Mining tensions

15 April 2018

The new government in Peru has its hands full on many fronts in the mining sector. Several major projects face serious issues.

In Piura, a protest has been building since March against the Chinese owners' plan to restart the development of the Rio Blanco copper project. The company is currently updating its environmental impact assessment (EIA).

The Asociación de Rondas Campesinas de Ayabaca are demanding compliance with the local referendum held in 2007 in which, they insist, 97% of the population of the communities affected rejected the plan to develop the mine.

Monterrico Metals, the British firm which owned the concession at that point sold it to Zijin in the midst of a scandal over images of torture of community members. 

A peaceful protest is planned for 7 May, including a march to Lima. The main issue concerns the impact of the mining project on water and the fragile ecosystem.

A second point of tension is the Tia Maria project of Southern Copper which has now been twice brought to a halt by local protests. The new prime minister, Cesar Villanueva, has stated his belief that the project can go ahead this year. He thinks that this can happen by “talking with the people” and so to get over a number of “nudos” or knotty problems.

The core opposition comes from the association of irrigation users who are convinced that the mine will damage agriculture. The Arequipa regional government is concerned more to achieve various promised projects to help the development of Islay where the mine would be based.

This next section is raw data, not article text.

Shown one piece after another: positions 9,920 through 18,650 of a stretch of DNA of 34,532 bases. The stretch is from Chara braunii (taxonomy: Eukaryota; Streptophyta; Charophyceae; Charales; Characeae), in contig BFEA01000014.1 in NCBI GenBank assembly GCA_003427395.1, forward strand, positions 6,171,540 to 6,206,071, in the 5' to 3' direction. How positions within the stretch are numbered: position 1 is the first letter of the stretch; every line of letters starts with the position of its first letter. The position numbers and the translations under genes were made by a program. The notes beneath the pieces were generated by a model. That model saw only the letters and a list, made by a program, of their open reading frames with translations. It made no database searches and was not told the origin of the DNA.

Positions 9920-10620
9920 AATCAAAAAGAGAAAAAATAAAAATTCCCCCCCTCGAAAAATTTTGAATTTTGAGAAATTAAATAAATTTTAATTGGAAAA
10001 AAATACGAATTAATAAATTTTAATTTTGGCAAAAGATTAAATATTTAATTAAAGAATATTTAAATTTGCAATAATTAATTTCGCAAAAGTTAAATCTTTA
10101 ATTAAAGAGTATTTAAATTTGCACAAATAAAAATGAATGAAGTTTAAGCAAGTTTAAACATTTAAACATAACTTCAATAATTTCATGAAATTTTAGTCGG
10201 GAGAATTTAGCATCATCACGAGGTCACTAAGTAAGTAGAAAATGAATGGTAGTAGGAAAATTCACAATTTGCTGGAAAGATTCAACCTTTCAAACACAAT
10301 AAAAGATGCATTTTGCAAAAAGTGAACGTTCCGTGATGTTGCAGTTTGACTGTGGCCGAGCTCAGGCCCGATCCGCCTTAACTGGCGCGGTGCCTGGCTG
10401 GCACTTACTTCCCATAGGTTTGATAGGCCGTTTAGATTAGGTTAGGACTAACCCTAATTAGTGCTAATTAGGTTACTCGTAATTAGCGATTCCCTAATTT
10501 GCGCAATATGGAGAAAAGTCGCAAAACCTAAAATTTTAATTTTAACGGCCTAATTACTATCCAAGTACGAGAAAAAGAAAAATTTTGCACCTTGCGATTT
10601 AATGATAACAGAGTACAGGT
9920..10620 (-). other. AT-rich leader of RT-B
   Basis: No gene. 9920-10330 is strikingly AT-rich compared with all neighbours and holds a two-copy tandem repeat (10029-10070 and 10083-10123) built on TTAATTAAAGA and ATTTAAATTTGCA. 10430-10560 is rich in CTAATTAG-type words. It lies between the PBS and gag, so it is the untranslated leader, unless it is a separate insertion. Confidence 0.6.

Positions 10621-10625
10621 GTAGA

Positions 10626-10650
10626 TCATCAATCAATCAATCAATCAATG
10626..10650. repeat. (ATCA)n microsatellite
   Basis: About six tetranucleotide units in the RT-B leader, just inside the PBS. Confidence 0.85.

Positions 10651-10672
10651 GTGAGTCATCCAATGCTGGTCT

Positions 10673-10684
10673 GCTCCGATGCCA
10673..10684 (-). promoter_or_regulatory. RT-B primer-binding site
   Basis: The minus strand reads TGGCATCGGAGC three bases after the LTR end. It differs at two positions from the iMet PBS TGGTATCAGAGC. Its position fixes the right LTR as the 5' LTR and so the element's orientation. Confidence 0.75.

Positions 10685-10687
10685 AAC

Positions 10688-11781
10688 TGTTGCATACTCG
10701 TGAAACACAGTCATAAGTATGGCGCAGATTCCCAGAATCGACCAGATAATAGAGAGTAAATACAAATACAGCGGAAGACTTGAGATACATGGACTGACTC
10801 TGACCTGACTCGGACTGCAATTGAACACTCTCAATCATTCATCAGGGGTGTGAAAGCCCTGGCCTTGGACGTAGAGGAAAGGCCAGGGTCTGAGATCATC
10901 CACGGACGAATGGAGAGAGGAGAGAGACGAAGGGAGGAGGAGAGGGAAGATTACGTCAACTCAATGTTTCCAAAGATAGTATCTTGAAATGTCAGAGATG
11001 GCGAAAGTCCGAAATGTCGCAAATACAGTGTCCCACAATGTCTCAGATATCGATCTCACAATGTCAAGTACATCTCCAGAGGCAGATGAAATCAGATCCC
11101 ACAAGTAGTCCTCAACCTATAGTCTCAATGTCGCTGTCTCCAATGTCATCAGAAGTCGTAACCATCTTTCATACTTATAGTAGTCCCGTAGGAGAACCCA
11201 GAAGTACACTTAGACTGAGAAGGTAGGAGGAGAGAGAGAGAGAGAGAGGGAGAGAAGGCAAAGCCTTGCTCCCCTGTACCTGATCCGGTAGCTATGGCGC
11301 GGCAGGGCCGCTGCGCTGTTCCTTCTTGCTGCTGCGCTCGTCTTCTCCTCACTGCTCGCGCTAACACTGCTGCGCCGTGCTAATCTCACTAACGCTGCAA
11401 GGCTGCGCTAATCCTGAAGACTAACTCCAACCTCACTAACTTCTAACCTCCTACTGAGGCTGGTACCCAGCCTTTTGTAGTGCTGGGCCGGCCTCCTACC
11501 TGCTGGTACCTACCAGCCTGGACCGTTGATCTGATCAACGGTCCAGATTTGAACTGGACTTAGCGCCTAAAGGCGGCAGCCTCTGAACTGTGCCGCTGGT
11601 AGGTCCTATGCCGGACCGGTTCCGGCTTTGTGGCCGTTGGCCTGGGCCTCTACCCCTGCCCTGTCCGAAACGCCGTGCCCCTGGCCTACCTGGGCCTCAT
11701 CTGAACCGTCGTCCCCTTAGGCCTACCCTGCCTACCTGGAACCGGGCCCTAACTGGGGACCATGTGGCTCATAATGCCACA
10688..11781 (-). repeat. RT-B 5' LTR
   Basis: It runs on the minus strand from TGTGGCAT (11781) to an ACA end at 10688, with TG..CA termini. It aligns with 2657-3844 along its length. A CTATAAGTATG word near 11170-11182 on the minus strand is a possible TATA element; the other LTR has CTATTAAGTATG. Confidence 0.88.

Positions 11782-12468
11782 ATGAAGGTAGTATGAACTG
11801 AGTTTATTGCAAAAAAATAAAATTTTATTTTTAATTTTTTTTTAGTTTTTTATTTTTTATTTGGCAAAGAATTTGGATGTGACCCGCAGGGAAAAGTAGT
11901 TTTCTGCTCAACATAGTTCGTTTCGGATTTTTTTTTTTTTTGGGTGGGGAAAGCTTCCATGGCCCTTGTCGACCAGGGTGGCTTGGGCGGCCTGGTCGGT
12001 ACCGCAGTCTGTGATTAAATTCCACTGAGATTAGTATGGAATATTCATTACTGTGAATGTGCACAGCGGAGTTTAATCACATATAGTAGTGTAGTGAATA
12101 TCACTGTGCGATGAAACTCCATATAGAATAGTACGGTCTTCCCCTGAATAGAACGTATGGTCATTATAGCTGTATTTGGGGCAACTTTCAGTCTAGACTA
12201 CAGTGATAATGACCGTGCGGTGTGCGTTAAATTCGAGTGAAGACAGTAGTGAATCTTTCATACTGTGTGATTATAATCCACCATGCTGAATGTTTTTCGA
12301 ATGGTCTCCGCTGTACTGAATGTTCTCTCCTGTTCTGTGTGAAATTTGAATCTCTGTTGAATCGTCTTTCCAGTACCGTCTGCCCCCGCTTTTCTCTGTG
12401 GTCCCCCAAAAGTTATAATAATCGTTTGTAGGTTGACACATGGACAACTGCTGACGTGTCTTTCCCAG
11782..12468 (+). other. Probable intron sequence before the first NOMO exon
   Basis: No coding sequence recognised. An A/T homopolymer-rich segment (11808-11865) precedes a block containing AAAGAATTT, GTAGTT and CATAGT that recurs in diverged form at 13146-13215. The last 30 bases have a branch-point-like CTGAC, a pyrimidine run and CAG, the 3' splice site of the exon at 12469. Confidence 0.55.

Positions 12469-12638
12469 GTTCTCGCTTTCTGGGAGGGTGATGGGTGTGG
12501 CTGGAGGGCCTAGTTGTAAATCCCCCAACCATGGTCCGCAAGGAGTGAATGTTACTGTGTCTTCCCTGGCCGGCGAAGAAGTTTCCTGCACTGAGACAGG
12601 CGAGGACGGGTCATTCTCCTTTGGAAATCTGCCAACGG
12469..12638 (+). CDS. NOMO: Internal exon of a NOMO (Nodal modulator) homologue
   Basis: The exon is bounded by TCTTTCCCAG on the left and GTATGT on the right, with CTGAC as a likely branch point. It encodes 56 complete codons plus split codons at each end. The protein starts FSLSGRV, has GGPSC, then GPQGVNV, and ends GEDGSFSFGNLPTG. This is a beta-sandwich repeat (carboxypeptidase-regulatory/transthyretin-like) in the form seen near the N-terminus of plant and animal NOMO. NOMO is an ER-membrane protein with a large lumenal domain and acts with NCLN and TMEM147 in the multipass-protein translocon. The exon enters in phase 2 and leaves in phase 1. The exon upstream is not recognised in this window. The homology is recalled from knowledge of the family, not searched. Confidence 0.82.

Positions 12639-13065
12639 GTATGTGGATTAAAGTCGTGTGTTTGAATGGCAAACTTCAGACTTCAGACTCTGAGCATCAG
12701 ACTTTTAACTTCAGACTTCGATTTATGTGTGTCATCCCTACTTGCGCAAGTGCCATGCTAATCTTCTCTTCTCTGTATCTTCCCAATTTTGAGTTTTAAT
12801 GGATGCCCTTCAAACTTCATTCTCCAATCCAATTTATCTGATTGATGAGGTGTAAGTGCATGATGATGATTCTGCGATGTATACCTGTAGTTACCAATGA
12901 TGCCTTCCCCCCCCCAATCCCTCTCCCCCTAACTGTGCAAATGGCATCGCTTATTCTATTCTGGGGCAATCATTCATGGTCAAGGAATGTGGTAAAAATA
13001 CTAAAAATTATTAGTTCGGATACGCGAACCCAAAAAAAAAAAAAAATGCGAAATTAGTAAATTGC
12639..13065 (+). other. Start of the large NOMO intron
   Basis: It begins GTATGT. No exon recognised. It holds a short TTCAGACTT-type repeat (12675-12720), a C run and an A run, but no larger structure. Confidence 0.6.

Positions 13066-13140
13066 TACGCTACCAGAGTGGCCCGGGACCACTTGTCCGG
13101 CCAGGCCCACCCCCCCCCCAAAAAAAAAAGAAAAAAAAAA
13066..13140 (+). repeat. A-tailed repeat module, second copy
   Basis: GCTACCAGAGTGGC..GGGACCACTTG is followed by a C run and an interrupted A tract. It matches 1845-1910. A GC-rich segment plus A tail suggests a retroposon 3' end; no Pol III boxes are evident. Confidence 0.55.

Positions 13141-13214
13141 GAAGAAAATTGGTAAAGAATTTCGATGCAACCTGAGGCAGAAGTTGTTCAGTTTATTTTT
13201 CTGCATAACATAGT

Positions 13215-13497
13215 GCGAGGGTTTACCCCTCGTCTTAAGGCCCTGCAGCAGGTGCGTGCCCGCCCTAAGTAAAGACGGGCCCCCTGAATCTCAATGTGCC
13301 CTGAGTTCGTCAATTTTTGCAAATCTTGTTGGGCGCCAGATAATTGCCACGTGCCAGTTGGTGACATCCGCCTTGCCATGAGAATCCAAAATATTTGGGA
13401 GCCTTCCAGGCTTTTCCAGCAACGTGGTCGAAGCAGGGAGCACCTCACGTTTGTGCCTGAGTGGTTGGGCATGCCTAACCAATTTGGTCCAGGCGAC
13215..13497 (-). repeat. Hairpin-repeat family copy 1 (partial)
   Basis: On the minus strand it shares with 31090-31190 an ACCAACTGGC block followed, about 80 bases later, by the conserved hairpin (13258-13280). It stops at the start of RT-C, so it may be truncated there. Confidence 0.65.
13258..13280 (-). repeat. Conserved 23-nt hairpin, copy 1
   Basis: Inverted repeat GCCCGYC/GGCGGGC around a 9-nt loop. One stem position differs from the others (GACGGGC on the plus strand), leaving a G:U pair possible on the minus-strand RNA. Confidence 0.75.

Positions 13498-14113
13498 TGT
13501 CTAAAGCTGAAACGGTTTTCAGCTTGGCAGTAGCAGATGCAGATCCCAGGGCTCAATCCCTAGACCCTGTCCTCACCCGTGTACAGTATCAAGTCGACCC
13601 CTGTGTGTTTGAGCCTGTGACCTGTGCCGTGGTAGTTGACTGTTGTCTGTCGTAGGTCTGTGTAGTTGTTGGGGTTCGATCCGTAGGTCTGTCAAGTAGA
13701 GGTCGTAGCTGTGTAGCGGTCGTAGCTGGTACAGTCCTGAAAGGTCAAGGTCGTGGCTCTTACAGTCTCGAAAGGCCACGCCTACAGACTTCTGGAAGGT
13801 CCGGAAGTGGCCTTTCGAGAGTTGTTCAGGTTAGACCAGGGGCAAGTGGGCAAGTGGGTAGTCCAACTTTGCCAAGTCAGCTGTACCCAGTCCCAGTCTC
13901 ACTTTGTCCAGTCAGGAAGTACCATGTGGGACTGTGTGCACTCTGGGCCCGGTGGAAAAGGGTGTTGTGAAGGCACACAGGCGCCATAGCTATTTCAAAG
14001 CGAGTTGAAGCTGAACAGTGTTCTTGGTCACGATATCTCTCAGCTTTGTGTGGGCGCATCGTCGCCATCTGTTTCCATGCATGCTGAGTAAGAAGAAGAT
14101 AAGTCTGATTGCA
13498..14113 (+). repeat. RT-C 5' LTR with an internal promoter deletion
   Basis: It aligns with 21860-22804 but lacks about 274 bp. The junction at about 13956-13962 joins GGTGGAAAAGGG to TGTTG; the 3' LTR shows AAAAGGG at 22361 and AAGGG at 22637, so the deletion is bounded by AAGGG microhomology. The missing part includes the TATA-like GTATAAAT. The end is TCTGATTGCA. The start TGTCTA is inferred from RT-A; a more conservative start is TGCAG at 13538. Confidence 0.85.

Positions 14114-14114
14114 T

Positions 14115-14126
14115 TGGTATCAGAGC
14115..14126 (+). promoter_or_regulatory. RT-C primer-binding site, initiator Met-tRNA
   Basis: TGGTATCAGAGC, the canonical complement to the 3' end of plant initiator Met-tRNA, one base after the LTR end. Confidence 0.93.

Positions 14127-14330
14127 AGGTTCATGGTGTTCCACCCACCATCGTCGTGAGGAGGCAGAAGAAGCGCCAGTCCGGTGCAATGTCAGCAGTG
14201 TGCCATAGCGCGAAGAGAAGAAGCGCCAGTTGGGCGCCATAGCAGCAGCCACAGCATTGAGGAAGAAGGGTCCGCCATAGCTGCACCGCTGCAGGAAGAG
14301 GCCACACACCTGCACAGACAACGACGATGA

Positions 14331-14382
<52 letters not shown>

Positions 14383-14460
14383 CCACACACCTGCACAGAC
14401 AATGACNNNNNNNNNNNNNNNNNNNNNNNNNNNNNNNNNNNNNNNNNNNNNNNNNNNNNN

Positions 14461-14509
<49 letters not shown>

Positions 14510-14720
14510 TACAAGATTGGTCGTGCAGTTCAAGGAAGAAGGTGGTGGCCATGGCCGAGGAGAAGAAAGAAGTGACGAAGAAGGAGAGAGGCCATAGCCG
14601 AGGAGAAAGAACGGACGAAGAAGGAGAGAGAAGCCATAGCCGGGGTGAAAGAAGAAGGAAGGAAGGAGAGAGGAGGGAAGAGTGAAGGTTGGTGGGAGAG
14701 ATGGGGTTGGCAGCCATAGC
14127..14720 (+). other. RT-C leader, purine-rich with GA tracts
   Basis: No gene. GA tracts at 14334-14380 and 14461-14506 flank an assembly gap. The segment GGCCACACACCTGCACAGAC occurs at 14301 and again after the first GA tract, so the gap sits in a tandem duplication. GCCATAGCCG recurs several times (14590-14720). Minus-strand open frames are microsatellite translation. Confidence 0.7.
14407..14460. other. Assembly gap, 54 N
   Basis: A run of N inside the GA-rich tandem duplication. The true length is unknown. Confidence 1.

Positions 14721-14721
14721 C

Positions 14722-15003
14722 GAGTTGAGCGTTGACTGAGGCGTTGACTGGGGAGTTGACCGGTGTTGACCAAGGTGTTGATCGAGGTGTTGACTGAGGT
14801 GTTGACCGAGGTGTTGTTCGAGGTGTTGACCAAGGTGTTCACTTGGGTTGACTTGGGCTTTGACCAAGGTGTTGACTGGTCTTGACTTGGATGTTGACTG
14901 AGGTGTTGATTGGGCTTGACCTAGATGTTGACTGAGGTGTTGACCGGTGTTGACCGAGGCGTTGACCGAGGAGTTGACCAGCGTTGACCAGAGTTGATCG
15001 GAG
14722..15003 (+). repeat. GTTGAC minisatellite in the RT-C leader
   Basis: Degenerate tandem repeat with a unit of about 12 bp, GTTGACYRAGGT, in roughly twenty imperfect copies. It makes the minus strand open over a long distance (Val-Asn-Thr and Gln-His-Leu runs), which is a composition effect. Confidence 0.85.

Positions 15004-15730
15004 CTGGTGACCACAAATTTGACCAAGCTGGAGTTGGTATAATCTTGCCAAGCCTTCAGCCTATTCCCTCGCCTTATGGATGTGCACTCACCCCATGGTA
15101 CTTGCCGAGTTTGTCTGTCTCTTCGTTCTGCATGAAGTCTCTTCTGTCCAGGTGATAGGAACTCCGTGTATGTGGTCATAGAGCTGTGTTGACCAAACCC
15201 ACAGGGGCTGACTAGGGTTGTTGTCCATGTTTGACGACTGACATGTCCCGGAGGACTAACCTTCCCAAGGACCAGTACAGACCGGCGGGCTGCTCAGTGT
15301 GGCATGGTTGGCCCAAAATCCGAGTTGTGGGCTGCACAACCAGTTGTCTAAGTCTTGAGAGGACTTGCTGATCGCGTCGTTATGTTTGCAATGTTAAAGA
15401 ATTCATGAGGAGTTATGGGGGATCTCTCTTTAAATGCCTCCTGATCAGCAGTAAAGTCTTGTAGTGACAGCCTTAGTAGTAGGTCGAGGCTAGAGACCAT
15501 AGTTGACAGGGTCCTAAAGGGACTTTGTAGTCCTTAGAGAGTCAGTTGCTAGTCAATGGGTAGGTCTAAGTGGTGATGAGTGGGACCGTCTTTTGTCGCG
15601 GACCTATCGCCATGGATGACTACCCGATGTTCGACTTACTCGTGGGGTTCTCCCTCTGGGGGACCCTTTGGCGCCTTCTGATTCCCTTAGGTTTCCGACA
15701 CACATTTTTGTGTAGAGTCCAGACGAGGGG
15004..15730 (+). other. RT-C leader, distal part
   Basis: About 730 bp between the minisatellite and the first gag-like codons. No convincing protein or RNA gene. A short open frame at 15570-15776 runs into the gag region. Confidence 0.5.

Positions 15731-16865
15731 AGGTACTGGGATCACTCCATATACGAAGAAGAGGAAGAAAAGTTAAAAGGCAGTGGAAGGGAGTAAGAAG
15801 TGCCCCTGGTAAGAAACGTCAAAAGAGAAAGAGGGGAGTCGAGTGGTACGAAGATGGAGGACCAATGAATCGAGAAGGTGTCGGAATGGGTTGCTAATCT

Meanwhile, tensions persist at Las Bambas with local leaders coming to Lima last week to plead for a new style of relationship with local communities. However, regardless, a new supreme decree has just prolonged for a further 60 days the state of emergency imposed in the mining corridor that runs through Apurímac, Cuzco and Arequipa. The measure seriously reduces protection for human rights. It sends an unfortunate message as to the new government’s policies. The extension is not surprising, but disappointing.

Finally, conflict has again erupted in Espinar, Cuzco, where police were brought in to evict families living on land earmarked at Antapaccay by Glencore for road building required to expand copper operations.

According to the Cuzco-based Derechos Humanos sin Fronteras, ten people, all reportedly women, were injured on 3 April. Three of them are in a serious condition, having been insulted and then kicked by the police for defending their homes.

Antapaccay mineworkers were reportedly used to intimidate community members into selling their land to build the road. Witnesses quoted by Derechos Humanos sin Fronteras say that mine employees told families that if they refused to sell their land (for which they offered US$200), the money would be given to the state authorities instead.

The issue of contracts between private companies and the police for security services has been a cause of concern for several years, particularly with regard to the handling of social protest and altercations with communities. There are approximately 118 contracts between police and private companies at present. A contract between the police and Glecore at Antapaccay was renewed in December 2017.

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  • PSG Aims

    The Peru Support Group exists to promote social inclusion, sustainable development and the observance of human rights in Peru. To that end the PSG highlights shortcomings in observance of established norms, whether international or local in nature, in its research, advocacy and publications. In so doing, it underscores the relationships that exist within the political system, how institutions work, and the effectiveness of policies that aim to reduce poverty and inequality within the context of sustainable development.

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